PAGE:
Refused – scheduled dates of the final examinations in logic and statistics, her teachers — Respondents Rachelle A. Gamurot and Elissa Baladad — allegedly disallowed her from taking the tests. 

Sit out and ejected

RTC > lack of cause of action

CHED, not the courts, had jurisdiction over the controversy

Liability for Tort

The acts of respondents supposedly caused her extreme humiliation, mental agony and “demoralization of unimaginable proportions” in violation of Articles 19, 21 and 26 of the Civil Code. 

“Article 26. Every person shall respect the dignity, personality, privacy and peace of mind of his neighbors and other persons.  The following and similar acts, though they may not constitute a criminal offense, shall produce a cause of action for damages, prevention and other relief:

(1)   Prying into the privacy of another’s residence;

(2)   Meddling with or disturbing the private life or family relations of another;

(3)   Intriguing to cause another to be alienated from his friends;

(4)   Vexing or humiliating another on account of his beliefs, lowly station in life, place of birth, physical defect, or other personal condition.” 


In sum, the Court holds that the Complaint alleges sufficient causes of action against respondents, and that it should not have been summarily dismissed.  Needless to say, the Court is not holding respondents liable for the acts complained of.  That will have to be ruled upon in due course by the court a quo.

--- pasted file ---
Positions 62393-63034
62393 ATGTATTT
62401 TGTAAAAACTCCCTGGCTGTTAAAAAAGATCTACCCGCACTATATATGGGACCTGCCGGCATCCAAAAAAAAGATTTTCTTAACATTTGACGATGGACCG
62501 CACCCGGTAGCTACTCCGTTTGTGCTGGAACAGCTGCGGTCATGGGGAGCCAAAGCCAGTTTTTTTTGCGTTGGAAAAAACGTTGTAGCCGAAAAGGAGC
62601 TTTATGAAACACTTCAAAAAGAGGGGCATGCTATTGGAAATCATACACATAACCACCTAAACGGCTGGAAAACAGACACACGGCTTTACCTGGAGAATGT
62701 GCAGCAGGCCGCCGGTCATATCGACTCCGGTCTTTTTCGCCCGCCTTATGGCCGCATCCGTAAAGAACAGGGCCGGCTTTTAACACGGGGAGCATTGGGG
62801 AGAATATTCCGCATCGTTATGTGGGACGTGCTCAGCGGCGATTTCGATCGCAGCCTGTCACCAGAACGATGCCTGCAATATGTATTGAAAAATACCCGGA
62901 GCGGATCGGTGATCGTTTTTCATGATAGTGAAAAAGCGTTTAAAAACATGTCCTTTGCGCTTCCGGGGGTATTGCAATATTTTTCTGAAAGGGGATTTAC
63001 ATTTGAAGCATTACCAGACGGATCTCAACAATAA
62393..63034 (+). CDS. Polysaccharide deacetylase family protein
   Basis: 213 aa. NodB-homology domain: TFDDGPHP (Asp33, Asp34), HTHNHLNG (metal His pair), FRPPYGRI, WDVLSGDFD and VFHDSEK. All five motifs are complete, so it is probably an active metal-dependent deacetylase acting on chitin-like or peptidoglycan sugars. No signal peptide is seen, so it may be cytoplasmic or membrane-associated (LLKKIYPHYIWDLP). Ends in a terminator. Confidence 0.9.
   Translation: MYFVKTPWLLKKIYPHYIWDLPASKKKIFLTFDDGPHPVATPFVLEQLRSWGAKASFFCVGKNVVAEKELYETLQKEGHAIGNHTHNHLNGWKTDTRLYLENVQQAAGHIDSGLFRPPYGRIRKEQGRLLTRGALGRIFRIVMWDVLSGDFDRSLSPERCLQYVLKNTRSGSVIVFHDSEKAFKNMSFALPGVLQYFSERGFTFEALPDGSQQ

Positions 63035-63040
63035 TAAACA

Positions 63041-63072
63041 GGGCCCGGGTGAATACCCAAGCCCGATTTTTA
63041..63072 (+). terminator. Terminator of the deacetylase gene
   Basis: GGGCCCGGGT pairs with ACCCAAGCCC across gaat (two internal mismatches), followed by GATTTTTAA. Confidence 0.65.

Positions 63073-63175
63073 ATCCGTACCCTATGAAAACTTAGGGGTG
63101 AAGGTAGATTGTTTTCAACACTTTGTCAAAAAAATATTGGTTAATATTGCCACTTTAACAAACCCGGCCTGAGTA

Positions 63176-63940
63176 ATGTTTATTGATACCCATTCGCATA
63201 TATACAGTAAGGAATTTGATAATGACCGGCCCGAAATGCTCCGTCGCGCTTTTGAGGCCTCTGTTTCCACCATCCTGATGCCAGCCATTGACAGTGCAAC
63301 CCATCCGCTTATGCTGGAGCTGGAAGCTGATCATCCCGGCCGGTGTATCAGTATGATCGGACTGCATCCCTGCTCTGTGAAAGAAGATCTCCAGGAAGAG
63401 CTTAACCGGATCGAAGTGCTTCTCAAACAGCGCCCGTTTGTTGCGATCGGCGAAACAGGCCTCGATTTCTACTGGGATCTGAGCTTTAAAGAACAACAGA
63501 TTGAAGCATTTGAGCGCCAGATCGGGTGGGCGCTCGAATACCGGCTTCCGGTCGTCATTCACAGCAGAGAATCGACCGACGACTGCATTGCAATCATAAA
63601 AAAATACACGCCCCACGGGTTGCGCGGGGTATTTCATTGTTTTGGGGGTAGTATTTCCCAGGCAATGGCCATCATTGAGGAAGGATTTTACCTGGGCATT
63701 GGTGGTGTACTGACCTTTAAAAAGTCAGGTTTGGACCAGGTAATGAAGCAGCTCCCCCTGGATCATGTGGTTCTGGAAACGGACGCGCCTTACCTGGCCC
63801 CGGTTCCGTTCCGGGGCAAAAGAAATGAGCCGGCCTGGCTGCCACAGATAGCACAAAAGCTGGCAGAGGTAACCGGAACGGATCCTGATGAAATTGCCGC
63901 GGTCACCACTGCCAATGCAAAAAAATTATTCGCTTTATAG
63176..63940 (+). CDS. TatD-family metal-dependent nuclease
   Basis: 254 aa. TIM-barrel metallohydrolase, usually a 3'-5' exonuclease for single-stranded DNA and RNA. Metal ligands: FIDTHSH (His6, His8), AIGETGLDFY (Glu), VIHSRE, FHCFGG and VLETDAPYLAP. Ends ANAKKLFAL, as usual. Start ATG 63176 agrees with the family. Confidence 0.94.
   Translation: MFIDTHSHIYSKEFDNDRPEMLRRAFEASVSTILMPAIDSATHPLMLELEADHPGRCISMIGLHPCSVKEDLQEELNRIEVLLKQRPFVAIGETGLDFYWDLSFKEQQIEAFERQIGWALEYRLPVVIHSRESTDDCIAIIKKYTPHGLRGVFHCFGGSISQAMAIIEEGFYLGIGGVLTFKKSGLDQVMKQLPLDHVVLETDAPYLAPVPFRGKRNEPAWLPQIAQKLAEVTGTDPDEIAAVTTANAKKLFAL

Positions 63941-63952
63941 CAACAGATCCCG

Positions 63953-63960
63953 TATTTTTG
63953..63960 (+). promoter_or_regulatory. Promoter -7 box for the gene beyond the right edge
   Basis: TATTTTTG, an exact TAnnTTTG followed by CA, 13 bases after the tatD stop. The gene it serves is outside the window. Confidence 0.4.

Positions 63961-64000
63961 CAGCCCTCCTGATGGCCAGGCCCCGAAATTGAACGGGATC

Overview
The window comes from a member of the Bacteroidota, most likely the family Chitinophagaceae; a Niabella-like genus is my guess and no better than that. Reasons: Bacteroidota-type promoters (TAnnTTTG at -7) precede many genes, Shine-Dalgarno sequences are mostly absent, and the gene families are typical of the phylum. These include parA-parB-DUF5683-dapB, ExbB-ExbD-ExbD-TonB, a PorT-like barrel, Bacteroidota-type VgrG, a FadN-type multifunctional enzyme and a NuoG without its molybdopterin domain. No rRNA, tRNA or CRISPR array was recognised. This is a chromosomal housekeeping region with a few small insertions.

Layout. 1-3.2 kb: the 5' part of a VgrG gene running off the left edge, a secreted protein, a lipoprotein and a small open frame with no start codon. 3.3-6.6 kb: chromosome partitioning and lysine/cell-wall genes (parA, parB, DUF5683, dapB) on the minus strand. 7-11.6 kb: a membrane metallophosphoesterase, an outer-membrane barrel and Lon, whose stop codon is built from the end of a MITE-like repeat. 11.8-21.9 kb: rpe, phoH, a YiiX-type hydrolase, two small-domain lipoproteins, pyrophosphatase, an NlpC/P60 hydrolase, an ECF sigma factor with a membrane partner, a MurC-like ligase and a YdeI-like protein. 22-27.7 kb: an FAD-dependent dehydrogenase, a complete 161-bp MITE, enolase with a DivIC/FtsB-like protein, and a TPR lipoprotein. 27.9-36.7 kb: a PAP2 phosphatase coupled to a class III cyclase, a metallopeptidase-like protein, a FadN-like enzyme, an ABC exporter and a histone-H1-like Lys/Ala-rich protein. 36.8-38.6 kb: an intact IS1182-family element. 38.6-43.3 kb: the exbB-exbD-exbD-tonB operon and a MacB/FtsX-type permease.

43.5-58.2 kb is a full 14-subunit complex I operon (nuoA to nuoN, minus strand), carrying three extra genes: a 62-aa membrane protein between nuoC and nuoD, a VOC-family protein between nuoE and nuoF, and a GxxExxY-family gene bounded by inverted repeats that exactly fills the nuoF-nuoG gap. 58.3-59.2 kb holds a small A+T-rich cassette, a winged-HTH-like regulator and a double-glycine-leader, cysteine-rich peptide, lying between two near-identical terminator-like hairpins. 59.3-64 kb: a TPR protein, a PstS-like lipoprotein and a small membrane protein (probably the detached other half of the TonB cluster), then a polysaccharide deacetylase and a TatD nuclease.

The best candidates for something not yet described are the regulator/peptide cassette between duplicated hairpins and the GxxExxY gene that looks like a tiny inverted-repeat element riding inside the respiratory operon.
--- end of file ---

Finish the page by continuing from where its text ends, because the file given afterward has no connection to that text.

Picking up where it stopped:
The trial court is DIRECTED to reinstate the Complaint and, with all deliberate speed, to continue the proceedings in Civil Case No. U-7541.  No costs.


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Posted by ladymaridel on June 19, 2008


Tayabas Bus Co. (BLTB) and Construction Development Corporation of the Philippines (CDCP) liable for damages.  


Rebecca G. Estrella and her granddaughter, Rachel E. Fletcher, boarded in San Pablo City, a BLTB bus bound for Pasay City.


bus was rammed from behind by a tractor-truck of CDCP in the South Expressway. 


COMPLAINT damages against CDCP(now PNCC), BLTB, Espiridion Payunan, Jr. and Wilfredo Datinguinoo


Payunan, Jr. and Datinguinoo, who were the drivers of CDCP and BLTB buses, respectively, were negligent and did not obey traffic laws;


CDCP – include a third-party complaint against Philippine Phoenix Surety and Insurance, Inc

TC > CDCP and BLTB and their employees liable for damages


LC> BLTB, as a common carrier, was bound to observe extraordinary diligence in the vigilance over the safety of its passengers.  It must carry the passengers safely as far as human care and foresight provide, using the utmost diligence of very cautious persons, with a due regard for all the circumstances.  Thus, where a passenger dies or is injured, the carrier is presumed to have been at fault or has acted negligently.  BLTB’s inability to carry respondents to their destination gave rise to an action for breach of contract of carriage while its failure to rebut the presumption of negligence made it liable to respondents for the breach.